Beth, Lara and Rio, three women with a common cause and vengeance in their hearts. They’re out to avenge a murder and they’ll got to any lengths. Their targets are the heirs of the Bassalino crime family.
They lunch at Ma Maison and the Bistro on salads and hot gossip. Dressed by St. Laurent and Galanos, they dine at the latest restaurants on the rise and fall of one another’s fortunes. They are the Hollywood wives, a privileged breed of women whose ticket to ride is a famous husband
The poem this week is taken from The Major Works by Alfred Tennyson.
A Farewell Flow down, cold rivulet, to the sea Thy tribute wave deliver: No more by thee my steps shall be For ever and for ever. Flow, softly flow, by lawn and lea, A rivulet then a river: No where by thee my steps shall be, For ever and for ever. But here will sigh thine alder tree, And here thine aspen shiver; And here by thee will hum the bee, For ever and for ever. A thousand suns will stream on thee, A thousand moons will quiver; But not by thee my steps will be, For ever and for ever.
Here is a selection of the new non-fiction titles that will be arriving this week.
From the cook, butler and housekeeper to the footman, lady’s maid and nanny, this is a glimpse behind the scenes of some of Britain’s grandest houses.
Combining cutting-edge nutritional science, wholesome vegan recipes and practical advice for making the most of a hectic daily routine, ‘Eat Yourself Beautiful’ is a functional and accessible guide to promoting beauty through nutritional wellbeing and the adoption of a balanced lifestyle.
Knitting may seem complicated, but in fact there are just two stitches you need to learn. Once you have mastered knit and purl, you can knit pretty much anything. The beginner’s section starts with a run-through of the basic tools and equipment you’ll need, as well as a handy guide to choosing yarn. Once you’re ready to start, learn the best way to hold your needles, and tackle the different cast-on methods to work out which works best for you. Once you’ve cast on, you are ready to make those all-important first stitches and choose your first project.
For the past 50 years, Paul Theroux has travelled to the far corners of the earth – to China, India, Africa, the Pacific Islands, South America, Russia, and elsewhere – and brought them to life in his cool, exacting prose. In ‘Deep South’ he turns his gaze to a region much closer to his home. Travelling through North and South Carolina, Georgia, Tennessee, Mississippi, Alabama and Arkansas he writes of the stunning landscapes he discovers – the deserts, the mountains, the Mississippi – and above all, the lives of the people he meets.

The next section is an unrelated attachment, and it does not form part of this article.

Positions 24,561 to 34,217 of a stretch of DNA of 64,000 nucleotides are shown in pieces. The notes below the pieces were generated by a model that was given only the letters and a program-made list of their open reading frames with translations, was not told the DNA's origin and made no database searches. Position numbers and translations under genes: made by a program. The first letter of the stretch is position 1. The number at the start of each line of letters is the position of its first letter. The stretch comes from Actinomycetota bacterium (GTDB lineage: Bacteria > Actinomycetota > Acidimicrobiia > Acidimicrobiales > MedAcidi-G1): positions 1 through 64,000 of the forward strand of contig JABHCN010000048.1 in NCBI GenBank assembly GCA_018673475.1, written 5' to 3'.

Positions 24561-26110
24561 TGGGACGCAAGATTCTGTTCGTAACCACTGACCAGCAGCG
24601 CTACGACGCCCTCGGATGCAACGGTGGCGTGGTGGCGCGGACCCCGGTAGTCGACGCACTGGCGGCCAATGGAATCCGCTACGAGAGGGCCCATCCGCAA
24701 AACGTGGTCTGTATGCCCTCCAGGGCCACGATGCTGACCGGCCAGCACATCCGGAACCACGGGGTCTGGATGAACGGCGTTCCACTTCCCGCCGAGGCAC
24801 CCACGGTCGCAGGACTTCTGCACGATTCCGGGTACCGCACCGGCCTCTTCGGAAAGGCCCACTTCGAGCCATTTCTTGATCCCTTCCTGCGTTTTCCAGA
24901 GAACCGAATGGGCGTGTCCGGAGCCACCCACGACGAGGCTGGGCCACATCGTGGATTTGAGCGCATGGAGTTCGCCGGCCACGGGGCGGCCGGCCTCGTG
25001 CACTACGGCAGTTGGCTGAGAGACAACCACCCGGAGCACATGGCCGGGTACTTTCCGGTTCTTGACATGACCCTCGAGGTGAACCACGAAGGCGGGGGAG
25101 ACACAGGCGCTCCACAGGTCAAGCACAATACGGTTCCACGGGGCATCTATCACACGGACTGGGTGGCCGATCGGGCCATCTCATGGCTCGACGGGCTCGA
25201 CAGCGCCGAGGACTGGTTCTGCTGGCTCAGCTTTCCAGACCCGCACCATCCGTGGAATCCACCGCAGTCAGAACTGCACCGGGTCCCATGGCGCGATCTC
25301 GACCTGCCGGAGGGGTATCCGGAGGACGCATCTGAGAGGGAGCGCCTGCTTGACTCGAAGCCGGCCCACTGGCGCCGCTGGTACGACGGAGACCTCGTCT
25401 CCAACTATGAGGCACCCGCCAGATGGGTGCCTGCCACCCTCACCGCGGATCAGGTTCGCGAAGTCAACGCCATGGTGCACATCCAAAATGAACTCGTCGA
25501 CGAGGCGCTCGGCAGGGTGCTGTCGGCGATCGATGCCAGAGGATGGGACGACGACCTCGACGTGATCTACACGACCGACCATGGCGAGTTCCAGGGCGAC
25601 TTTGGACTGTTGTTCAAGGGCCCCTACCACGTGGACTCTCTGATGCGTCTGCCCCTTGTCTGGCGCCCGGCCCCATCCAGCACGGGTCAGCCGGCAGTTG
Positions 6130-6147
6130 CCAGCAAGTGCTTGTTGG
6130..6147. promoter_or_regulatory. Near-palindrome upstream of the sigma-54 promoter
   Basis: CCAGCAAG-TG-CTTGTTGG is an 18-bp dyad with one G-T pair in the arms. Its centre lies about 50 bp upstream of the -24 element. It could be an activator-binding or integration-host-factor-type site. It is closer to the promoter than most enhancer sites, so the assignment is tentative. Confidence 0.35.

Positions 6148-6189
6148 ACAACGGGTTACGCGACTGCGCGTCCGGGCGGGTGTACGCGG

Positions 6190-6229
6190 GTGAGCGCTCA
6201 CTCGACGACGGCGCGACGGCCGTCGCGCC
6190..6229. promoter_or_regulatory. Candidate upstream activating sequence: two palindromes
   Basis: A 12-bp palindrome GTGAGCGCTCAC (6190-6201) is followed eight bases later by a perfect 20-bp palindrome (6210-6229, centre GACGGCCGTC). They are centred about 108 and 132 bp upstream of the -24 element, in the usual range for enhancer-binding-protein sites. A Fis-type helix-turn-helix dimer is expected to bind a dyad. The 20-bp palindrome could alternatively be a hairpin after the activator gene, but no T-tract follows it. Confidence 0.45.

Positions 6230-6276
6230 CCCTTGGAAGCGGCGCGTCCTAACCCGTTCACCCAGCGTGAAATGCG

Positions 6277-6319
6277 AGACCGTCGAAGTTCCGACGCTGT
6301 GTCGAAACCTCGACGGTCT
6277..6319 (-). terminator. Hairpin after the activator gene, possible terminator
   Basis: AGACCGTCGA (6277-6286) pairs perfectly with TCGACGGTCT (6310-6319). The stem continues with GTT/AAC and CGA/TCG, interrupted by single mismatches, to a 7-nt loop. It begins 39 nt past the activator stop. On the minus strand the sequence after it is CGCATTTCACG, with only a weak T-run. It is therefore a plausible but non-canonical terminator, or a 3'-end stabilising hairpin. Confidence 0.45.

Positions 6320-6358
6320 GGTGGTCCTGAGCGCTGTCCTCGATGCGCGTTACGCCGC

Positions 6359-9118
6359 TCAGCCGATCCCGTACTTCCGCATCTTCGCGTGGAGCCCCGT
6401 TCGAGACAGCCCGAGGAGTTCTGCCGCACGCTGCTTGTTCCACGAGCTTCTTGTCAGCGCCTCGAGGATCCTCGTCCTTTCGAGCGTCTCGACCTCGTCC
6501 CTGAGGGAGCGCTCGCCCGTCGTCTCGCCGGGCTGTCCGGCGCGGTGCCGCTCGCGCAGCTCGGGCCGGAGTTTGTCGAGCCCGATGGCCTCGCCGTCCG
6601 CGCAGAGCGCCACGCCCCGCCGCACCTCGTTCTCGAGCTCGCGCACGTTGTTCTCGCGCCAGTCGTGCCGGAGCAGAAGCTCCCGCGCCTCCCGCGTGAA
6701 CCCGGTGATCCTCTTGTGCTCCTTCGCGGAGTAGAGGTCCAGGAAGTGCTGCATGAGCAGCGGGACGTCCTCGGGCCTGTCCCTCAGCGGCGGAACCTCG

Maggie Smith: a biography by Michael
No one does glamour, severity, girlish charm or tight-lipped witticism better than Dame Maggie Smith, one of Britain’s best-loved actors. This biography shines the stage-lights on the life and work of a truly remarkable performer, one whose career spans six decades.
I love finding poems for the poem of the week on this blog. I will admit that although I enjoy poetry I really don’t read enough of it. However in doing this blog, and perusing the poetry shelves at Central library to find poems to add, I have come across some real gems. I would count this poem amongst them. It comes from the Selected Poems of Lord Byron and it is beautiful.
To Caroline (1)
Think’st thou I saw thy beauteous eyes, Suffused in tears, implore to stay; And heard unmoved thy plenteous sighs, Which said far more than words can say? Though keen the grief thy tears exprest, When love and hope lay both o’erthrown, Yet still, my girl, this bleeding breast Throbb’d with deep sorrow as thine own. But when our cheeks with anguish glow’d When thy sweet lips were join’d to mine, The tears that from my eyelids flow’d Were lost in those which fell from thine. Thou couldst not feel my burning cheek, Thy gushing tears had quench’d its flame; And as thy tongue essay’d to speak, In signs alone it breathed my name. And yet, my girl, we weep in vain, In vain our fate in sighs deplore; Remembrance only can remain, - But that will make us weep the more. Again, thou best beloved, adieu! Ah! If thou canst, o’ercome regret; Not let thy mind past joys review, - Our only hope is to forget!